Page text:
Jeffb asks for examples of beneficial mutations

It would be, except creationists can’t actually answer that question. Because ultimately they have to say that changes in expression and/or changes in morphology aren’t novel, which covers 99.9% of metazoan evolution and means that the ‘corner’ they’ve ‘forced’ us into is common ancestry of all animal life. Which isn’t great for the ‘Young’ part of YEC.

2 Likes

I’d say more often “won’t” than “can’t.” @jeffb, do you see the point here?

I suspect there will be a tie-in to Behe’s latest ridiculous strawman i.e "evolution almost always works by breaking things = DEVOLUTION!". Here’s hoping I’m wrong.

4 Likes

Even if true, it would be a spectacular evasion of the question, since it does nothing to explain what novelty, specifically, is in need of explanation.

4 Likes

What is uninteresting about them? And why does it matter whether they are interesting?

Every single attribute of every single organism that has ever existed on earth is a novel thing that resulted from mutations.

Is that enough for you?

1 Like

That was an informative video. Thank you.

I pulled that phrase from the original quote here:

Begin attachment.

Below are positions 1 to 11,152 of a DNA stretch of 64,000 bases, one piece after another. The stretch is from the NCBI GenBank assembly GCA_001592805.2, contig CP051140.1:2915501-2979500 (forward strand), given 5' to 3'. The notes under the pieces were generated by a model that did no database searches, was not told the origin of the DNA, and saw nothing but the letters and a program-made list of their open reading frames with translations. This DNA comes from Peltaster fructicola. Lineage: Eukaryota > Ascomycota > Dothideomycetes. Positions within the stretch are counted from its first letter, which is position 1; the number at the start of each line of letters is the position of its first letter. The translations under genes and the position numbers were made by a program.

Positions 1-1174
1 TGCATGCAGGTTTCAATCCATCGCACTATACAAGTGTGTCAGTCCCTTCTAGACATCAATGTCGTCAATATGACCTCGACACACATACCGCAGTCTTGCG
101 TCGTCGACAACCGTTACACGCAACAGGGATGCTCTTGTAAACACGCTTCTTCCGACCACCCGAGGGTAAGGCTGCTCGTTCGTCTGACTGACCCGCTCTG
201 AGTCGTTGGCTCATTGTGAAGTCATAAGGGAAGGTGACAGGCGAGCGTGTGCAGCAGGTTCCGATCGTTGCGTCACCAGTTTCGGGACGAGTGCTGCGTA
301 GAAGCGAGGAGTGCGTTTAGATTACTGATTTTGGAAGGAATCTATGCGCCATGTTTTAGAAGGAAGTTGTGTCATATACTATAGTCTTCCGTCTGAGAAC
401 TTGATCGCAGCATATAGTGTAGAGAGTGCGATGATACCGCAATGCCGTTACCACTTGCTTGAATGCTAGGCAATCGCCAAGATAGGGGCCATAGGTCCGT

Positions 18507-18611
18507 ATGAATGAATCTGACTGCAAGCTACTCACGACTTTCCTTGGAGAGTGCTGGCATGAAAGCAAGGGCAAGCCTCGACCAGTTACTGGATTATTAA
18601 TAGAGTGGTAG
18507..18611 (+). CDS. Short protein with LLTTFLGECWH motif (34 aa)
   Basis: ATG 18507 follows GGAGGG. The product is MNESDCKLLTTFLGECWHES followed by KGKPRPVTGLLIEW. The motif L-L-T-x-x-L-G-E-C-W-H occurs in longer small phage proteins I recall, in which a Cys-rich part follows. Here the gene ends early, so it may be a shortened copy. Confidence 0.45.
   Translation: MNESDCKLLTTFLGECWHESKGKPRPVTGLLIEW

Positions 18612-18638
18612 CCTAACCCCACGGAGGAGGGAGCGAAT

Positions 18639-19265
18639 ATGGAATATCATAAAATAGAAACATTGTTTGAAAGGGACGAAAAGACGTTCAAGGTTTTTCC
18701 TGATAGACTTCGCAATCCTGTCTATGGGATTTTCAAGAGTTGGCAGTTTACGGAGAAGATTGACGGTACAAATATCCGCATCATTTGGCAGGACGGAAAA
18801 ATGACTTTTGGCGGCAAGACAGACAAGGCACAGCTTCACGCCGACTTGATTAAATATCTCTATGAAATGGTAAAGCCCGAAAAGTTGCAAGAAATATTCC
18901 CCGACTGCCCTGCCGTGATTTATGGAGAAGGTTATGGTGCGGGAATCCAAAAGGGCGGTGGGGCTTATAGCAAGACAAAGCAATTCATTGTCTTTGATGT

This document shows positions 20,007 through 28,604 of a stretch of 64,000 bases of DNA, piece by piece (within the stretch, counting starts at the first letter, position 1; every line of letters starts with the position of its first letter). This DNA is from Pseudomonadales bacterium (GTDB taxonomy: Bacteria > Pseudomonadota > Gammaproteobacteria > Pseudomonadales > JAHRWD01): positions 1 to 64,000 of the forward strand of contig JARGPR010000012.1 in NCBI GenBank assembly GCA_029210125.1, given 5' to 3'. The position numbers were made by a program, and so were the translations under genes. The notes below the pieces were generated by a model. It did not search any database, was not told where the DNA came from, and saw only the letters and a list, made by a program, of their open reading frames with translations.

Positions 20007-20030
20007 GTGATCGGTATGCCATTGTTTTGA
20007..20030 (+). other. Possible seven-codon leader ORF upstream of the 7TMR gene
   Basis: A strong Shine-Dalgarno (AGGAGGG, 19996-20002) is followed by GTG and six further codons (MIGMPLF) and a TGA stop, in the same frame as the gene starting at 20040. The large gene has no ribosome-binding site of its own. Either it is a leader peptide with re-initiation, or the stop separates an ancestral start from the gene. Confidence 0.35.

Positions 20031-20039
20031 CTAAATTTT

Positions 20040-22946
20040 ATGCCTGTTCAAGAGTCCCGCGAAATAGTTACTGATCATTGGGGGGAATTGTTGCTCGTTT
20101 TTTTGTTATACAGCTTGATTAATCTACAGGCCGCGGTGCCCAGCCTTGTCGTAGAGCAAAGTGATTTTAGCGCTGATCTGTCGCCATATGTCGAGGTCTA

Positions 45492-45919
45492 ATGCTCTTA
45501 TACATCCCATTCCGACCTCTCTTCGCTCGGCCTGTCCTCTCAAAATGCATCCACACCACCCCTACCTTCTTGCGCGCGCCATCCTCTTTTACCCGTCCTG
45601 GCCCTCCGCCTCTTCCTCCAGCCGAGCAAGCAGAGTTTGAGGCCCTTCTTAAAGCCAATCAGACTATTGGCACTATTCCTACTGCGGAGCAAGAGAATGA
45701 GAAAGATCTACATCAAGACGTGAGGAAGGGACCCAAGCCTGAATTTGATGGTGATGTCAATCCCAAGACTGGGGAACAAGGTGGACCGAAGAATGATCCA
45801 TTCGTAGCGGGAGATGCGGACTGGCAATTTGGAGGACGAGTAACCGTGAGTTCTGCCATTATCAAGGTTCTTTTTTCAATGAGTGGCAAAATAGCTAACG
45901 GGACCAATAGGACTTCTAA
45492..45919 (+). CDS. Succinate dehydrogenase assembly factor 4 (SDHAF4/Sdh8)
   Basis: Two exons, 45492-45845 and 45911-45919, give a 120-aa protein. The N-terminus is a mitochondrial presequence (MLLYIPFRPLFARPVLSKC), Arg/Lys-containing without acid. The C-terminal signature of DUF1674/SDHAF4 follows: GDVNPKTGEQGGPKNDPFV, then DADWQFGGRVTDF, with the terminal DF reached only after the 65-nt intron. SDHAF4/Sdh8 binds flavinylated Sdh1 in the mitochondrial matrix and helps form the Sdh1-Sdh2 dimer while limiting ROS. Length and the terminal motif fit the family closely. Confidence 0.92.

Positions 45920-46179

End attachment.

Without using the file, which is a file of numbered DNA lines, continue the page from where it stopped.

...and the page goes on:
BTW, I anticipated that I might get that kind of response: “Define what you mean by…”. Which is why I said the follow:

I’ll also take a moment to reiterate this:

BTW, apologizes to @thoughtful, it looks like I hijacked a good conversation. Speaking of, am I able to move this conversation to another thread? If so how? (I’m still a little new here).

1 Like

Hey, two things. First, you are a decent chap for noting this!!! Second, it would be great to start a new thread but I think that power lies with @moderators and not with us.

3 Likes

@sfmatheson and @jeffb, done and let me know if the title needs fixing.

4 Likes

It wasn’t my thread, but yeah I have that problem a lot. If you’re YEC you’ll get lots of replies. Once you’ve been here long enough you can start your own side conversations without approval. Err on the side of linking to a post and starting a new thread if it’s even just a slightly different topic and you’ll do a lot better than I did. You just have to wait for approval on the new thread when you’re new.

I’m not either one of those guys - but would like to see “Jeffb asks for examples of beneficial mutations”

@jeffb are you asking for observable examples?

I’m currently waiting to see if/when scientists will be able to identify whether the newer SARS-CoV-2 variant has gained a specific function to be more transmissible.

1 Like

The problem, by analogy: You’ve been told that pyramids are built by stacking stone blocks on one another, and you’re asking for evidence of levitating blocks. You have a fundamental misunderstanding of the expectations and predictions of evolution, which is leading you to request forms of evidence that are somewhere between irrelevant and contradictory to the actual theory. That was the reason for my requested definition, to lead you down a path where you came to understand that evolution does not predict what you are asking for.